I wasn’t blogging over the holiday weekend. I was eating. I assumed that you were doing the same thing so I saved my annual list of things we have to be thankful for until today.

This year, all Americans find themselves in a nervous state regarding the economy and if you’re a conservative, about the coming changes which are sure to follow President-Elect Obama’s inauguration.

However, recent events should ease our minds a bit and lead us to be grateful for our good luck and to be optimistic about our future in this ever-resilient nation of ours. So here is a partial list containing some things to be happy about in these tumultuous times.

1.Obama’s Apparent Pragmatism

Last week the President-Elect made two decisions which should give us all great confidence that he intends to put common sense over ideology. The first was his decision to keep Secretary Of Defense Robert Gates at the Pentagon. This signals that, despite his constantly evolving campaign message of failure in Iraq, Obama has finally come to terms with the fact that our recent efforts in the region have been successful and that defeat is not an option.

At around the same time as the Gates news was being floated, another balloon was released suggesting that Obama’s plan to hike taxes would be put on hold until the economic crisis was over.

Again, it would appear that, once out of campaign mode, Obama has wisely admitted what Republicans have always known: raising taxes is bad for the economy. Especially in the short term. Especially when you’re in a recession. Especially when there is so much uncertainty regarding the financial markets.

These two moves should instill great hope among those who didn’t vote for Obama that he is more pragmatic and less radical than we once thought.

It should also send a clear message to liberals that even though Obama ran against the Bush Administration, your great savior is not going to overturn two of his predecessor’s biggest policy initiatives. If he’s smart, he won’t touch the Patriot Act either.

2.We didn’t Elect/Re-Elect John Kerry

Throughout the course of this campaign, Democrats liked to hype this election as the most important in out lifetime. Four years ago Republicans dubbed 2004 with the same title. Despite which one you think was more important, everyone should be happy about the fact that John Kerry was not running for re-election this year.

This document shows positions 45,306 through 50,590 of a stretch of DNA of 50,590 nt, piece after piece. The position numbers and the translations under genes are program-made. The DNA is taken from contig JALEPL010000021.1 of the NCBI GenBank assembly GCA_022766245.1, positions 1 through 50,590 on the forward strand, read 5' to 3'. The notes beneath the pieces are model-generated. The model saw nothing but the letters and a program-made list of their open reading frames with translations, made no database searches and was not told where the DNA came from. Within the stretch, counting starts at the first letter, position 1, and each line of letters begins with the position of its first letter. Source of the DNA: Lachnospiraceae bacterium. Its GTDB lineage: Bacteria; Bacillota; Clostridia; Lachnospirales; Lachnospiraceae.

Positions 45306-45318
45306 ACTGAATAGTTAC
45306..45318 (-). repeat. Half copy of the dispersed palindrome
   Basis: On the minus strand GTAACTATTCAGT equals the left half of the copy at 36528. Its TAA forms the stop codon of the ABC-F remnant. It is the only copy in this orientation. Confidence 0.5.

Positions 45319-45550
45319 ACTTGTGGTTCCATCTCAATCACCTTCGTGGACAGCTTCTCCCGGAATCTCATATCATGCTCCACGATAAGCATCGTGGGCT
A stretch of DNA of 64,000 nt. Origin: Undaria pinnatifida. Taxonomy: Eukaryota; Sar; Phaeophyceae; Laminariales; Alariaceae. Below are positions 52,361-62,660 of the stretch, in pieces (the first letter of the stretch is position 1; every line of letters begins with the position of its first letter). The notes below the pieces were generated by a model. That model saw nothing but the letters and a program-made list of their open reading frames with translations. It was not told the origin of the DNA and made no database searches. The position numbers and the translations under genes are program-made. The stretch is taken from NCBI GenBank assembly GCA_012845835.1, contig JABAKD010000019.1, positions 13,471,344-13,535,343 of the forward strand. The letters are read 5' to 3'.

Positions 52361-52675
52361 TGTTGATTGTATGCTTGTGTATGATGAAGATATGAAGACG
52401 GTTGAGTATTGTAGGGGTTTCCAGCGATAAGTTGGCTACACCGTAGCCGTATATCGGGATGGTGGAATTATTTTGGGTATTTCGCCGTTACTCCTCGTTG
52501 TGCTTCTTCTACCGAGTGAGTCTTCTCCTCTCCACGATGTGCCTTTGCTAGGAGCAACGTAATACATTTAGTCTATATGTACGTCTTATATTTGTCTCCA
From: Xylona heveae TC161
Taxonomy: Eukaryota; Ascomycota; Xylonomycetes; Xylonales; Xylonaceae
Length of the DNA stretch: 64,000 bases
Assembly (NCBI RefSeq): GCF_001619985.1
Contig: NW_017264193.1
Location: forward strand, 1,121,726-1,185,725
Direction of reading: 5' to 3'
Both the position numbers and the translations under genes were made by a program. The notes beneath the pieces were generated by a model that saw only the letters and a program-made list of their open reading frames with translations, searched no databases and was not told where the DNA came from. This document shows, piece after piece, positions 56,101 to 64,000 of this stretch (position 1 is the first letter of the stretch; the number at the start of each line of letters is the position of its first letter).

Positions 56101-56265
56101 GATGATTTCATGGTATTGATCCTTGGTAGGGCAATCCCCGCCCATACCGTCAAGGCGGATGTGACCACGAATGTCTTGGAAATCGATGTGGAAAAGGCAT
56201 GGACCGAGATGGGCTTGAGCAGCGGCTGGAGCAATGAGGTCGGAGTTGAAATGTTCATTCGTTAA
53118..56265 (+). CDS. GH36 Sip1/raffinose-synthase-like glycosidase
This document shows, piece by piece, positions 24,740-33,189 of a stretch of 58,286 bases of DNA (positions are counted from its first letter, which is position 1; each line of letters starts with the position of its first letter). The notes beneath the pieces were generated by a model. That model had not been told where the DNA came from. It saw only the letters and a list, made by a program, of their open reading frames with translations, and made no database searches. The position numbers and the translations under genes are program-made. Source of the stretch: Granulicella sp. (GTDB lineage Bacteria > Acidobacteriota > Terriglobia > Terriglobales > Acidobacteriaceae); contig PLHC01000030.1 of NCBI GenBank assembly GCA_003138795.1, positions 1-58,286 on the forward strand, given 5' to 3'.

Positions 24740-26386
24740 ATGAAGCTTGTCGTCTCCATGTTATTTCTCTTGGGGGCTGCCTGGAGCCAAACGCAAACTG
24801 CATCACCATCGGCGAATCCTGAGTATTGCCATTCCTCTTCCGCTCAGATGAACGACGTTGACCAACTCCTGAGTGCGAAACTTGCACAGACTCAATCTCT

Had Kerry prevailed in ’04 many events would have unfolded in the same way as they have under President Bush. New Orleans would still be under water and the financial crisis would have gone down the same way.

The difference would have been that when the situation in Iraq got really bad in 2005-06, Kerry would have packed it in. This move would have once again saddled America with the label of a weak-willed nation which doesn’t stand up to its enemies when the going gets tough. Al-Queda would then have free-rein over the world, knowing that if they shed enough blood, America would inevitably back off.

The Democrats who love Obama can be grateful that Kerry lost as well, since had he won, Obama would have at least had to wait until 2012 to run for the White House. Had Kerry lost in ’08, a likely outcome given the economic situation, Obama would have had to face an incumbent GOP president. That’s much more difficult than running against an unpopular lame duck.

3.Gay Marriage Protests

In the wake of the financial crisis and the weakening economy, our enemies and even some of our citizens have jumped at the chance to label the American experiment a failure. Some folks are saying that capitalism has failed, even as shoppers are trampled by plasma TV craving consumers at Wal-Mart.

Of course, anyone with a sense of history realizes that reports of America’s demise are greatly exaggerated. Nowhere is this more evident than in the left’s reaction to the passage of California’s Proposition 8, which banned gay marriage in that state.